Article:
When learning about the seasons, first-graders at Northside Elementary School in Cabot talk about flowers, trees, cookouts and playing outside. But within that lesson, they are taught more than which season comes after winter.
Julie Mahoney sat in a computer lab Friday morning, a class of first-grade students seated quietly at her feet. The screen behind her was on, and she had a wireless keyboard in her hands. Mahoney was preparing the students to use the educational computer program Wixie, an online tool using text and images to help students illustrate and communicate lessons, to show why they like spring.
“I want to make a title so people know what this is about,” she told the class, a virtual blank canvas projected behind her. “How do I add text?”
Several hands shot up in the air.
“Start a text box! Click on the big T!” the students instructed. “Double-click in the box!”
The class continued for a few more minutes with students suggesting images that signify spring — flowers, trees and bouquets — and writing sentences about the season while telling Mahoney when to use uppercase letters and punctuation.
“Make sure you hit shift to make it uppercase,” one student said. “But not caps lock, or the rest of them will be big.”
Once the Wixie project example was complete, Mahoney instructed the students to go to their own computers. It was their turn to talk about spring — and practice their computer techniques.
On another campus within the district, junior high students were using Chromebooks — small, Google Cloud based laptops — to compare Lord of the Flies and The Maze Runner, two books they had read in class.
Cabot Junior High School North English teacher Deana Davis gave instructions and answered questions as her students worked in Movenote, an app that helps users make video presentations that integrate video recordings and visuals, to prepare their thoughts on the two books.
Once those projects were complete, Davis said, the students could use Chromecast to project and share their videos with the class.
“We like Chromecast for presentations because it is so quick,” she said. “It’s a lot of collaborative learning.”
B.J. Brooks, director of instructional technology for the Cabot Public Schools, said the district is using different forms of technology to supplement learning in kindergarten through the 12th grade.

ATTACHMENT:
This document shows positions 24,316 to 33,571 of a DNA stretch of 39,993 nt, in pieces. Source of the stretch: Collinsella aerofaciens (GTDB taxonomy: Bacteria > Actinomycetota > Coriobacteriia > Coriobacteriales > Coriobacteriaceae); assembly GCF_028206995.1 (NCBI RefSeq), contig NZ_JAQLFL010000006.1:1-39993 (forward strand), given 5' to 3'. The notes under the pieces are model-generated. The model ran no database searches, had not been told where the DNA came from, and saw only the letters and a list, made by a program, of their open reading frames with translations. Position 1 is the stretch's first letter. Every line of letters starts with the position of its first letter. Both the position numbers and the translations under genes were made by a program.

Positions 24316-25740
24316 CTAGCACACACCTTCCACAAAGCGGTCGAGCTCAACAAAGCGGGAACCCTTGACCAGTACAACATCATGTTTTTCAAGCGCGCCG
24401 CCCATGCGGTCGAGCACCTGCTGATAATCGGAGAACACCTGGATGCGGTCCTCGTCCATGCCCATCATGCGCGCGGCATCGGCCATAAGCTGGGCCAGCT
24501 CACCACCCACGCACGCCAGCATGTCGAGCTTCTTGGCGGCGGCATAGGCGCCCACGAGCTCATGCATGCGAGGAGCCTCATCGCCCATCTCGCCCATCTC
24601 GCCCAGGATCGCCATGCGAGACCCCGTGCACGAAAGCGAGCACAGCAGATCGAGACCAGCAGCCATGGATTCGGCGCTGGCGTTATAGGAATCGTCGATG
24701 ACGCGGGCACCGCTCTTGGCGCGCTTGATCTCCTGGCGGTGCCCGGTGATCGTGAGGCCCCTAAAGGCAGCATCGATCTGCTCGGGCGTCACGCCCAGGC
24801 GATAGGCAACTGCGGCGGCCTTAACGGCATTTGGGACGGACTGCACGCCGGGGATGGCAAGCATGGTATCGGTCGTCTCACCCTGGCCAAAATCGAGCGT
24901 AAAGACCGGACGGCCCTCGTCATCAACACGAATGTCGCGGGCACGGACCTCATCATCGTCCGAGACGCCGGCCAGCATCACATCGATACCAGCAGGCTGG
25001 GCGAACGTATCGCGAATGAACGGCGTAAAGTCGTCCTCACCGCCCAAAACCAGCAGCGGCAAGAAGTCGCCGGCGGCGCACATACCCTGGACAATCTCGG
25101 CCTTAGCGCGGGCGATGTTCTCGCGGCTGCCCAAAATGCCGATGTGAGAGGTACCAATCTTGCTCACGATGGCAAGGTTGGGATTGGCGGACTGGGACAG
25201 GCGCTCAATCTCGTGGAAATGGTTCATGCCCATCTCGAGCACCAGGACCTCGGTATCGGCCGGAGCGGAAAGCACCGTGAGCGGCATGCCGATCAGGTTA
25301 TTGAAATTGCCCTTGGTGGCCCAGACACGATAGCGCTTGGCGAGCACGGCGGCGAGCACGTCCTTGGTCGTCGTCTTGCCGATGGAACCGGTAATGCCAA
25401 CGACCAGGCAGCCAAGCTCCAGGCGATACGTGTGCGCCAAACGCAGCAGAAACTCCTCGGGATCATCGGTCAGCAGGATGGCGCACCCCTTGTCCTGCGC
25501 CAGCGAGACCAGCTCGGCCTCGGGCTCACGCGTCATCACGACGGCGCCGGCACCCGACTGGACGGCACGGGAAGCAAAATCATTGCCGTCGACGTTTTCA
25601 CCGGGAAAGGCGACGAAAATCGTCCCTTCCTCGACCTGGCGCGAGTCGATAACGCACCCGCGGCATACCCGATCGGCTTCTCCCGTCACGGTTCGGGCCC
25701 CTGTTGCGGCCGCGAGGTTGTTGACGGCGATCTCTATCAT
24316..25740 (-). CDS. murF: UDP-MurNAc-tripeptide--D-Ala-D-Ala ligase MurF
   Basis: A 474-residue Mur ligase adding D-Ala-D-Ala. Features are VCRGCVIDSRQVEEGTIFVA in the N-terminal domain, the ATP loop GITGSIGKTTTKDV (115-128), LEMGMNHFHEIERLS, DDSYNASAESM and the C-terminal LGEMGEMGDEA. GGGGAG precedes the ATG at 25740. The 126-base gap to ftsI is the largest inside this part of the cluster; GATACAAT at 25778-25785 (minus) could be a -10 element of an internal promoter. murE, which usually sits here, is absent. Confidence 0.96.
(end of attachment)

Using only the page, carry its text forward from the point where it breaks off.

For the youngest students in Cabot schools, technology use started out with weekly trips to the computer lab for educational games.
“We have decided that wasn’t good enough,” Brooks said.
Now the students learn how to use the computer, integrating proper use of grammar and punctuation with the practical side of how to make a letter uppercase on the computer and what to press to get a question mark.
Second-graders are manipulating images, referring to them by their technical names such as JPEG and BMP instead of calling them pictures, Brooks said. By fifth and sixth grades, students are writing binary code.
In March 2013, the school district purchased 60 Chromebooks to use in classrooms. Davis’ junior high classroom was chosen to keep one of the class sets at all times, and the others were distributed throughout the district.
Brooks said she met with the curriculum team to determine which teacher would get full-time use of the Chromebooks. Math and science classes usually get new technology, so team members wanted to branch out and put the Chromebooks in a literature class — one with an already exceptional teacher who might not have a technology background — to determine how easy or hard it was to integrate the technology into literature lessons.
Since then, the district has acquired a total of 1,253 Chromebooks, with four sets stationed permanently in specific classrooms and the rest in mobile labs. Brooks said the Chromebooks have been well-received among teachers of all grade levels.
Tammy Tucker, assistant superintendent for curriculum and instruction, said the technology devices are tools that have enhanced learning, but they have not taken the place of well-trained and talented instructors.
“I do not want to diminish the importance of an effective teacher,” she said. “These are devices to help those teachers do what they already do.”
Additionally, working with different devices prepares students for a variety of scenarios they could step into after graduation.
“Our goal is for the technology to become so transparent that it becomes like a pencil,” Brooks said. “Students don’t need to be instructed on how to use a pencil. They just know how to use it to get the work done. That’s how we want technology to be.”
Technology Director Kendel Wells said the district has a “hybrid network” with a variety of devices such as Chromebooks, Apple computers and tablets, and Windows personal computers.
“We want our students to be comfortable stepping into any setting,” Tucker said.
Wells said the district has tried to be forward-thinking when it comes to building a technology infrastructure that can handle the demands that will grow as more devices are introduced to the classroom, such as increased bandwidth and Wi-Fi.
“Some of those things have to happen ahead of time,” he said.
As far as security is concerned, there are filters in place to make sure students stay out of websites they do not have permission to visit. The district also uses Google SafeSearch and makes sure superfluous content — such as ads, comments and “Related Videos” on YouTube — are not visible.
Wells said he expects the district’s technology arsenal to grow, reaching a total of 2,000 Chromebooks by August, for example. When it comes to infrastructure, applications and hardware, it is important for faculty, teachers and students to work together.
“The technology is changing so fast,” he said. “We have to collaborate. We have to share information.”
Staff writer Angela Spencer can be reached at (501) 244-4307 or email@example.com.